Some of this breed’s most significant accomplishments and fame occurred in the early 20th century. Using descendants of Antarctic Buck and other Samoyed’s from New Zealand, the famous explorer Sir Ernest Henry Shackleton embarked on the historic Nimrod expedition to conquer the South Pole from 1907-1909.
Shackelton’s valiant Samoyeds allowed the team to enter the farthest latitude south (88°S) that any human had ever reached. The sled dogs also helped the explorers become the first people to climb an active volcano in Antarctica.
Shackleton never traveled to the South Pole, but a famous Samoyed named Etah and the explorer Roald Amundsen reached it in 1911. The Norwegian explorer had 52 Samoyeds on his team, and the expedition struggled with the frigid climate and hazardous terrain. Amundsen and his dogs traveled over 1,849 miles over 99 days to reach their destination. Only 12 Samoyeds survived the journey, but Etah was able to retire in luxury as the beloved pet of the Belgian Countess, the Princess de Montyglyon.
In 1906, Samoyeds were introduced to the United States and were soon recognized by the American Kennel Club (AKC) as an official breed. The breed was officially recognized in England in 1909 and Canada in 1924. Although the Samoyed Club of America was established in 1923, Samoyeds did not become a popular breed in the United States until after the Second World War.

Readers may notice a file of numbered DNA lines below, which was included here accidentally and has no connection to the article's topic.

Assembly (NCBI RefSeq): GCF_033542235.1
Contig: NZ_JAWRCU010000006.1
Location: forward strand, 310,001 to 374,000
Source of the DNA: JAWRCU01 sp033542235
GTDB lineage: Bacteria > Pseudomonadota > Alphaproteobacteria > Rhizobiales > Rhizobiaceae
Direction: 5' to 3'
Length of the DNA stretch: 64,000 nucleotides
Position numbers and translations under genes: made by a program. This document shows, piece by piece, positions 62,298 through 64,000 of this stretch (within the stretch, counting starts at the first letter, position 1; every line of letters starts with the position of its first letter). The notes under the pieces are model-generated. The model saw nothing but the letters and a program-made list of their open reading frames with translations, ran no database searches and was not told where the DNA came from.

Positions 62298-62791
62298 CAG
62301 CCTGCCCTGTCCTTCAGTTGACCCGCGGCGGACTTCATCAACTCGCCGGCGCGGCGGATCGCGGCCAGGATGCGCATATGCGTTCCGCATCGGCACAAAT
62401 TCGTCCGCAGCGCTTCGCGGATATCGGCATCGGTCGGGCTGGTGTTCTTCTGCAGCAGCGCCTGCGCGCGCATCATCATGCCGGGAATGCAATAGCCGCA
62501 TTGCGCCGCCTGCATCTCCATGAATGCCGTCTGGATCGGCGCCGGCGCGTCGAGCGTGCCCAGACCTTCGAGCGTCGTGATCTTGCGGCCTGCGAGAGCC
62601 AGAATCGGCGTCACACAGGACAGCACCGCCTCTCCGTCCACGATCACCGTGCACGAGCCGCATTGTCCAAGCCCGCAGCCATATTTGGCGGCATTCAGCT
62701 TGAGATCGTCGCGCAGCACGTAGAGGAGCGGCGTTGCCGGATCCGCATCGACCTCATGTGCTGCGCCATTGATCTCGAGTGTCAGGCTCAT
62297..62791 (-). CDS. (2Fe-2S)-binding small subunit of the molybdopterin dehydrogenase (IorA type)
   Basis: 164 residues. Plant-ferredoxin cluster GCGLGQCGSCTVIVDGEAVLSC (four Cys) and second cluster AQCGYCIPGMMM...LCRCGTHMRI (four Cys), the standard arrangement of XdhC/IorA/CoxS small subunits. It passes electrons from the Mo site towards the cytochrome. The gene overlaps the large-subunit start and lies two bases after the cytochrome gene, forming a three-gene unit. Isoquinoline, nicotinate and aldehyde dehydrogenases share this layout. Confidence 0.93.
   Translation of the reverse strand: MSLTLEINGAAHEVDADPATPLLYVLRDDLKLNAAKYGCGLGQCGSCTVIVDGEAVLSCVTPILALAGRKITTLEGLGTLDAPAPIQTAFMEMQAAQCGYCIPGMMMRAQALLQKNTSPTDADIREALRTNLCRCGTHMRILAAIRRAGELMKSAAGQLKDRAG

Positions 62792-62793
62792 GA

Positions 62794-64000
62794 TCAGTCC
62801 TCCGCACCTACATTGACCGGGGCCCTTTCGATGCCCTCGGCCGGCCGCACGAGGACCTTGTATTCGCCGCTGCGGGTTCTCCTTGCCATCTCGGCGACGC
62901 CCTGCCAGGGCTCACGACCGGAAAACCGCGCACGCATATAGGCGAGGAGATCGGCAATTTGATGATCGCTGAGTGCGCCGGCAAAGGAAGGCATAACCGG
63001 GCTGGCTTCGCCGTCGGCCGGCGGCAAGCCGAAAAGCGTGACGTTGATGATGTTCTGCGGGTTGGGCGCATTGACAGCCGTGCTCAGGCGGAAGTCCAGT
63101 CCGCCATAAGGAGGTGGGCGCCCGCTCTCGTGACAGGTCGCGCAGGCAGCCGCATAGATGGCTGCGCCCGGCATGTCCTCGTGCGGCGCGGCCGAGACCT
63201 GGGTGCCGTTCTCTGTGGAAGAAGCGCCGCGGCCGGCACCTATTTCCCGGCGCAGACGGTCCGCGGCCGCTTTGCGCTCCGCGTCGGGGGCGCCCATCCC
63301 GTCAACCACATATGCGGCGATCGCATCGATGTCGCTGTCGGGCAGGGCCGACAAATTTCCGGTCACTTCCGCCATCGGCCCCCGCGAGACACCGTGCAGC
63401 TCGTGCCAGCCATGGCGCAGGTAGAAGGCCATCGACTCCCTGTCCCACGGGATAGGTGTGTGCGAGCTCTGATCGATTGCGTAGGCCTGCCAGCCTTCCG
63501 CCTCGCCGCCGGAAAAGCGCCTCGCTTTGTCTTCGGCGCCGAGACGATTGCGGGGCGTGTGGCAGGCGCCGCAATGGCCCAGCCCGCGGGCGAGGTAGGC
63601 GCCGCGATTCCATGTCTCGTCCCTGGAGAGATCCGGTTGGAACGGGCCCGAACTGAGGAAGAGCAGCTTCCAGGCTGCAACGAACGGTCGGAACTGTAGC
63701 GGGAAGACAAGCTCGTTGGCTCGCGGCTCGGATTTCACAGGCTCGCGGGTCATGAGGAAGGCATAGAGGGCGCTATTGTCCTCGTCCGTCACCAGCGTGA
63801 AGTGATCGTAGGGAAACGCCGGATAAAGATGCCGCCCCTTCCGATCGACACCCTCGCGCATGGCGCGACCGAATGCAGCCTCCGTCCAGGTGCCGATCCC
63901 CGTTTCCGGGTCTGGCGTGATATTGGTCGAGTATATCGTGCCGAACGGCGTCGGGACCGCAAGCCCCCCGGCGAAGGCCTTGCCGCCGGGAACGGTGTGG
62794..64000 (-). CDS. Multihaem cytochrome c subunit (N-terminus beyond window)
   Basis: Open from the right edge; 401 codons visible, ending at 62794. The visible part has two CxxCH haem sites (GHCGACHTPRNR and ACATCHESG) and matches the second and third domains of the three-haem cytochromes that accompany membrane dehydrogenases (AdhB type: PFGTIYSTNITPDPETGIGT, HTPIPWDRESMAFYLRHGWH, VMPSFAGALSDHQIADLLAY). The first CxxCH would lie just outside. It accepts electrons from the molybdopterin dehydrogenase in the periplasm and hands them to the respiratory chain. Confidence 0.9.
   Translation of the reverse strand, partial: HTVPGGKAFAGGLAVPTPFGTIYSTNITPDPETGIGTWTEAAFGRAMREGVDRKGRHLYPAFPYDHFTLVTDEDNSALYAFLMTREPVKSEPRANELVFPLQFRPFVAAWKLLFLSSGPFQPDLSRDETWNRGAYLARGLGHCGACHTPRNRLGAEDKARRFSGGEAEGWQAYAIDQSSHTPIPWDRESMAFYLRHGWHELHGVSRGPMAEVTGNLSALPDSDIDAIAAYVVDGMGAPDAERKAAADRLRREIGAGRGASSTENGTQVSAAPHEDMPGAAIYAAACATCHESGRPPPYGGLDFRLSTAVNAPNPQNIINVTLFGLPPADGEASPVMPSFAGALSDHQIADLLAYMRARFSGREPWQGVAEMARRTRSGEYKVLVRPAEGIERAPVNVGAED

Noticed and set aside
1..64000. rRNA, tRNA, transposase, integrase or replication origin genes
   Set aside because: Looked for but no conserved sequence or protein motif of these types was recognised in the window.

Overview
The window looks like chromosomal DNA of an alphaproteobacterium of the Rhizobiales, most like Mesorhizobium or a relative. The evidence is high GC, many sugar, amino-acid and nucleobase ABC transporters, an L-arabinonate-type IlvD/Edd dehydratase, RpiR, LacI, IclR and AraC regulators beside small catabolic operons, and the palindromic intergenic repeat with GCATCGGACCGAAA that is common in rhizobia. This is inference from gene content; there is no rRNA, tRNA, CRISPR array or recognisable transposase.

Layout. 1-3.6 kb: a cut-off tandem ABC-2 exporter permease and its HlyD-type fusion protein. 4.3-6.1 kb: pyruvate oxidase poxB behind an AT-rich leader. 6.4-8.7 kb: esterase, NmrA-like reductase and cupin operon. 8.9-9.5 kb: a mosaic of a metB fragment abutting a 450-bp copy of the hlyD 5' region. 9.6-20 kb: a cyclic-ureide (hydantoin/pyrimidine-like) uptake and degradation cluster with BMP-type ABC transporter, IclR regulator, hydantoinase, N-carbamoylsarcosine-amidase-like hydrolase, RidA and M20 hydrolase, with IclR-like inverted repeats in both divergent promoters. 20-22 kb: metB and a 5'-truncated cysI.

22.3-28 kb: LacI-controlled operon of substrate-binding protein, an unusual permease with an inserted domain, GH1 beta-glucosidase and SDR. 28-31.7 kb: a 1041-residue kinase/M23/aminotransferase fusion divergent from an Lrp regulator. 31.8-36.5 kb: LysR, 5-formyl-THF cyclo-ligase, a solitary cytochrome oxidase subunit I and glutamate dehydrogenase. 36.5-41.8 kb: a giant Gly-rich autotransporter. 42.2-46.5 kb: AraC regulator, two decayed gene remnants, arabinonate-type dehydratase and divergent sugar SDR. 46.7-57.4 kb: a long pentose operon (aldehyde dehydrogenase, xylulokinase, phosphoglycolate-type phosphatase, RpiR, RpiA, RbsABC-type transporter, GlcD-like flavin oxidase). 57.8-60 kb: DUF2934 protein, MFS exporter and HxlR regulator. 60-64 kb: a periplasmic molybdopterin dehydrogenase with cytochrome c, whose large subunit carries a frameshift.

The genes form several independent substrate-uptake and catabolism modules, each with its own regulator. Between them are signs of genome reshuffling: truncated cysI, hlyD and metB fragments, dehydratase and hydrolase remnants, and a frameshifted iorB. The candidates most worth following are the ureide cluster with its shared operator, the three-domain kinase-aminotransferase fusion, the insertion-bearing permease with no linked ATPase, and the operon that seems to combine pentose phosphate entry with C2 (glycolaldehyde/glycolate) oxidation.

According to AKC’s list released on March 16th, 2021, the Samoyed ranks 56th in a field of 178 breeds in the United States. The dog has risen ten spots since 2014, and its popularity continues to climb. The Samoyed is an ancient breed that has been bred for millennia, but the current supply does not meet the high demand for these dogs. They’re expensive animals that can cost $1,000 to $3,000 and up to $6,000 or more for champion lineages.
With a storied history of hunting, sledding, and loving their human companions, Samoyeds are working dogs that learned to live with and respect humans from their first caretakers, the Samoyede tribe. Few breeds have helped humanity conquer the farthest, coldest regions of the globe like the Samoyed, and even fewer working dogs display the same affection and loyalty as the famous Siberian sled dog. Whether you’re a polar explorer or European princess, the Samoyed makes an exceptional pet and best friend.
Featured Image Credit: Nik Tsvetkov, Shutterstock